Taking case No. 259 first, it resulted in a judgment for Coast after the trial court sustained a demurrer to the premises liability and nuisance causes of action without leave to amend and granted Coast summary judgment on the ADA and Unruh Act counts. Because a dismissal entered after the granting of a summary judgment motion "is the result of a determination that there is no triable issue of fact and that plaintiff does not have a good cause of action upon the merits," the "judgment may operate as res judicata." (Martens v. Winder (1961) 191 Cal.App.2d 143, 151.) However, as noted that judgment is the subject of the companion appeal and consequently not final. "A judgment or order may be final in nature, but it does not become res judicata until it is final in the other sense of being free from direct attack. Hence, while an appeal is pending . . . the judgment is not conclusive." (7 Witkin, Cal. Procedure (5th ed. 2008) Judgment, § 364, p. 986; People ex rel. Gow v. Mitchell Brothers' Santa Ana Theater (1980) 101 Cal.App.3d 296, 306.) Thus, the trial court could not rely on it to conclude this case was subject to dismissal based on either claim or issue preclusion.
Turning to case No. 751, we agree Coast cannot rely on either claim preclusion or issue preclusion to support the trial court's judgment in this appeal. Plaintiffs dismissed case No. 751 with prejudice after they reached a settlement with the defendants in that action. Contrary to plaintiffs' argument, "A dismissal with prejudice following a settlement constitutes a final judgment on the merits. 'A dismissal with prejudice is the modern name for a common law retraxit. [Citation.] . . . Dismissal with prejudice is determinative of the issues in the action and precludes the dismissing party from litigating those issues again.'" (Estate of Redfield (2011) 193 Cal.App.4th 1526, 1533; Boeken v. Phillip Morris USA, Inc., supra, 48 Cal.4th at p. 793 ["for purposes of applying the doctrine of res judicata, . . . a dismissal with prejudice is the equivalent of a final judgment on the merits, barring the entire cause of action"].) But Coast was not a party to case No. 751 and thus cannot rely on the dismissal to bar the current action.
Nor can Coast rely on the dismissal in case No. 751 to collaterally estop plaintiffs from asserting in this case that Coast had control of the premises or was responsible for maintaining or designing it in a such manner as to cause Edwin Angeles's August 2012 trip and fall. As noted in DKN Holdings LLC v. Faerber, supra, 61 Cal.4th 813, one of the requirements for applying collateral estoppel is that the issue was "actually litigated and necessarily decided in the first suit." (Id. at p. 825.) Here, plaintiffs dismissed case No. 751 with prejudice after they reached a settlement with the defendants named in that litigation. "A settlement which avoids trial generally does not constitute actually litigating any issues and thus prevents application of collateral estoppel." (Rice v. Crow (2000) 81 Cal.App.4th 725, 736; Le Parc Community Assn. v. Workers' Comp. Appeals Bd. (2003) 110 Cal.App.4th 1161, 1174 ["because [prior] case was voluntarily dismissed prior to trial pursuant to the parties' settlement agreement, nothing was 'actually litigated' or 'necessarily decided' in that action, even though the dismissal with prejudice is 'on the merits'"].)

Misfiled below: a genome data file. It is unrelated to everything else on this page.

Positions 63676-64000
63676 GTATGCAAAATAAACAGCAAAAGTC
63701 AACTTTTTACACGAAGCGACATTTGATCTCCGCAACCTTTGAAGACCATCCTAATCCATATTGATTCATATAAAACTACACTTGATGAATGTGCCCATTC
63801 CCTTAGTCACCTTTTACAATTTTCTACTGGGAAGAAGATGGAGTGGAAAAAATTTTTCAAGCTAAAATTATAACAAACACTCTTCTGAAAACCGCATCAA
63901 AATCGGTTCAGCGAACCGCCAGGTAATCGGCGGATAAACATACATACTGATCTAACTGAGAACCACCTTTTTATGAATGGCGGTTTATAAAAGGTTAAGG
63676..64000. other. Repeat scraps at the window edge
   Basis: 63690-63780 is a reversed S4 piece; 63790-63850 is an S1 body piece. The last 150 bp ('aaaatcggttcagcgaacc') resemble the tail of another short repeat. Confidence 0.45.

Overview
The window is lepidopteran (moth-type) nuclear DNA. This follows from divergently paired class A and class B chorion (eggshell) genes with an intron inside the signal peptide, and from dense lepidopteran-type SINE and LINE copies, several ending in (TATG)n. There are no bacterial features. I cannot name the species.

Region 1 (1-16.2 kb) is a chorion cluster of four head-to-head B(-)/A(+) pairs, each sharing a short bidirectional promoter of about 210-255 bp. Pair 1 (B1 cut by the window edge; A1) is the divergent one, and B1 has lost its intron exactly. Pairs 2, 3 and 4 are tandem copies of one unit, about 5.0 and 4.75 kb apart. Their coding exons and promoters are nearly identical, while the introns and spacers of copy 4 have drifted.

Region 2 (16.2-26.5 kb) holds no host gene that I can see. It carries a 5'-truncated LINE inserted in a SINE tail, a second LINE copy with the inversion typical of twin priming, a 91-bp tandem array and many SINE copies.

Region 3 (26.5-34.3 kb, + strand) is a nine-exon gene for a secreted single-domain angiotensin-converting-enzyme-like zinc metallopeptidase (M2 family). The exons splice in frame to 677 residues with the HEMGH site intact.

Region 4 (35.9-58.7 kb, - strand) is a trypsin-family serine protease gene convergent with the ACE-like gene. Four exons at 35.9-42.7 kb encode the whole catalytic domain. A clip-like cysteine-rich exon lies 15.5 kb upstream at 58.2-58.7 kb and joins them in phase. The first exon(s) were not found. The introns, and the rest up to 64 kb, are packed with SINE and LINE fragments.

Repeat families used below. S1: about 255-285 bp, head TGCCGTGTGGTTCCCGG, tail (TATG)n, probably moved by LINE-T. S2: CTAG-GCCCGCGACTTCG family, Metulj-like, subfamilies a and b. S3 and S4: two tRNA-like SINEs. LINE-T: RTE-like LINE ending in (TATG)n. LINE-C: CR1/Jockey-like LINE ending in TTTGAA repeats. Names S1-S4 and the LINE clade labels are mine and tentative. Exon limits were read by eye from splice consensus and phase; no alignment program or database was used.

Coast cites cases supporting its claim that collateral estoppel applies in this context. They involved situations where there had been a trial in the prior action that resulted in a finding preclusive of an issue raised in the subsequent lawsuit. Coast also contends David Berri, Coast's president "was a party to all three lawsuits." But there is no evidence in the record indicating Coast is the alter ego of Berri and furthermore, for purposes of collateral estoppel, "'Only the party against whom the doctrine is invoked must be bound by the prior proceeding.'" (DKN Holdings LLC v. Faerber, supra, 61 Cal.4th at p. 825.) The parties sought to be bound by collateral estoppel in this case are plaintiffs.
We realize that in Torrey Pines Bank v. Superior Court (1989) 216 Cal.App.3d 813, the court held collateral estoppel applied to bar relitigation of issues raised in a related action dismissed with prejudice after a settlement between the parties. But we find it to be distinguishable because it involved litigation between the same parties under circumstances more akin to claim preclusion than issue preclusion.
Thus, the trial court erred in relying on the principles of res judicata and collateral estoppel to sustain Coast's demurrer without leave to amend. However, we note plaintiffs' victory in this appeal will bring them little solace. Upon the issuance of the remittitur in the companion appeal (case No. 259), there will be a final judgment upon which Coast could rely to justify dismissal on the basis of res judicata.
The judgment is reversed. The matter is remanded to the superior court for further proceedings. Appellants shall recover their costs on appeal.
RYLAARSDAM, ACTING P. J. WE CONCUR: MOORE, J. IKOLA, J.